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Virgin Australia’s “flight path to profitability” – what passengers can expect

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The newly appointed chief executive of Virgin Australia has unveiled her plans to save the airline on its first day out of voluntary administration under Bain.

In a statement, Jayne Hrdlicka confirmed Virgin Australia will be a mid-market carrier for price-conscious travellers looking for “great value” and “better service”. This means from 2021 economy class passengers will no longer receive a meal but will be able to “buy on board.”

She says the country already has a “low-cost carrier and a traditional full-service airline” in Jetstar and Qantas.

The airline is also expected to retain its regional flight business and the lounge in Perth’s domestic T1 will re-open inline with demand. The lounge in T2 will close for good. Editor-in-Chief David Flynn told Oliver Peterson “Virgin 2.0” takes a few pages out of the old Virgin Blue’s playbook.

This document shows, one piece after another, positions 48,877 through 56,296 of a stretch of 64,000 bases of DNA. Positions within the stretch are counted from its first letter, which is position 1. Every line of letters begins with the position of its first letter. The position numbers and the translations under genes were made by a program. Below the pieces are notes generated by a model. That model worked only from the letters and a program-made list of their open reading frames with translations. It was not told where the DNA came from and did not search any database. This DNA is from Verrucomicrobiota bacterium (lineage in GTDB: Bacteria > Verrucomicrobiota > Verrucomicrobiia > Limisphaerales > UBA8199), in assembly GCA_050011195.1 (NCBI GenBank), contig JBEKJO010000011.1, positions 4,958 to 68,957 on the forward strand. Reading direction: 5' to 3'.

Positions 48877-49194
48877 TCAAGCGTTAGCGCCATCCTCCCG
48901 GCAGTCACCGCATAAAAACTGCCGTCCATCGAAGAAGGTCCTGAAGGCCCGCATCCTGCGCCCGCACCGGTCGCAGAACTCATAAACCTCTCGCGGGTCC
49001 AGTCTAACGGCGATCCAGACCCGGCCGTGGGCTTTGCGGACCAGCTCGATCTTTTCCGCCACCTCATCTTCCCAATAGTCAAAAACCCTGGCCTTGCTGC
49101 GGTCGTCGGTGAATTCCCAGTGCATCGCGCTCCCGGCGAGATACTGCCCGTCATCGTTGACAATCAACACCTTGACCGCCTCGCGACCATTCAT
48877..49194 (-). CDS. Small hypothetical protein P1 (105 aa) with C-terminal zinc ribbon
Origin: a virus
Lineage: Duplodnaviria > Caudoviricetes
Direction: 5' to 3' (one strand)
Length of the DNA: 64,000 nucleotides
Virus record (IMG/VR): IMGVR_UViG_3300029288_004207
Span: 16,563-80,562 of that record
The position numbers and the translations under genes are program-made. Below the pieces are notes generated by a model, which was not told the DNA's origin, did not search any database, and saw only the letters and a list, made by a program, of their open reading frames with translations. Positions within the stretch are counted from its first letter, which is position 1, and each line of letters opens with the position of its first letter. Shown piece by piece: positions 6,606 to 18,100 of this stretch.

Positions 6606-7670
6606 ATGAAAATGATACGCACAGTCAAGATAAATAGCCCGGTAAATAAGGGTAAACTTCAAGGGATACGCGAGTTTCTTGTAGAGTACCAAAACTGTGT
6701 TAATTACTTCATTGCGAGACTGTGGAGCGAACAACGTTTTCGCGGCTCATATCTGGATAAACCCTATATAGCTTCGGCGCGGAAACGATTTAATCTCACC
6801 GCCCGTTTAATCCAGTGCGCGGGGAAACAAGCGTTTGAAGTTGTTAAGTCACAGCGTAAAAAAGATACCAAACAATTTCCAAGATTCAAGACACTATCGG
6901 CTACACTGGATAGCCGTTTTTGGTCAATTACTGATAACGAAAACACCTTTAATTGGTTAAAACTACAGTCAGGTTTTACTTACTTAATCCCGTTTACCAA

“Except for coffee, tea, water in economy, from early next year you’ll have to buy everything on board.

“But it’s also keeping some of the premium touches of Virgin Australia – it’s keeping business class and [some] lounges.”

Mr Flynn said the focus for Virgin is going to be value.

“It’s about finding that sweet spot that makes people say ‘I don’t mind this airfare because of what I get for it.'”

“Part of that is stripping out what people don’t want.”

Listen below as David Flynn explains the changes: